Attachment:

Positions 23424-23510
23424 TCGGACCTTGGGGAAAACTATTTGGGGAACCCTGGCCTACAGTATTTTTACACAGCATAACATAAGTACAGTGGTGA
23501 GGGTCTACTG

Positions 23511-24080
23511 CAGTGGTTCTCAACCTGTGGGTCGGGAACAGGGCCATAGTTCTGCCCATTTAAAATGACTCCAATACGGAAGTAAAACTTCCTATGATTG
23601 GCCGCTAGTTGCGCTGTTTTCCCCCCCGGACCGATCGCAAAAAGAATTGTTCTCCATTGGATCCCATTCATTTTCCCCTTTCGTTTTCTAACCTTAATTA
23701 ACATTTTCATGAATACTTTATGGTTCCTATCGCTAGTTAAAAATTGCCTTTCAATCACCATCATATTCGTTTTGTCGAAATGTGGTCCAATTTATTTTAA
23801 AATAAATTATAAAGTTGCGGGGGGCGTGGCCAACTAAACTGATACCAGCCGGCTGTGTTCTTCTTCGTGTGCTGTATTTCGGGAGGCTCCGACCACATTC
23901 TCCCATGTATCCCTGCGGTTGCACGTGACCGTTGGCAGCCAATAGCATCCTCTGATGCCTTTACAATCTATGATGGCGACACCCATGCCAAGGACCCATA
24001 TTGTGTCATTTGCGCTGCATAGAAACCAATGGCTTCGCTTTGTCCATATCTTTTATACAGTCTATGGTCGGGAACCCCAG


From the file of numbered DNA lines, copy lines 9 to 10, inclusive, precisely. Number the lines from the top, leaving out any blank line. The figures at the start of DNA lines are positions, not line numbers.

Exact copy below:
23901 TCCCATGTATCCCTGCGGTTGCACGTGACCGTTGGCAGCCAATAGCATCCTCTGATGCCTTTACAATCTATGATGGCGACACCCATGCCAAGGACCCATA
24001 TTGTGTCATTTGCGCTGCATAGAAACCAATGGCTTCGCTTTGTCCATATCTTTTATACAGTCTATGGTCGGGAACCCCAG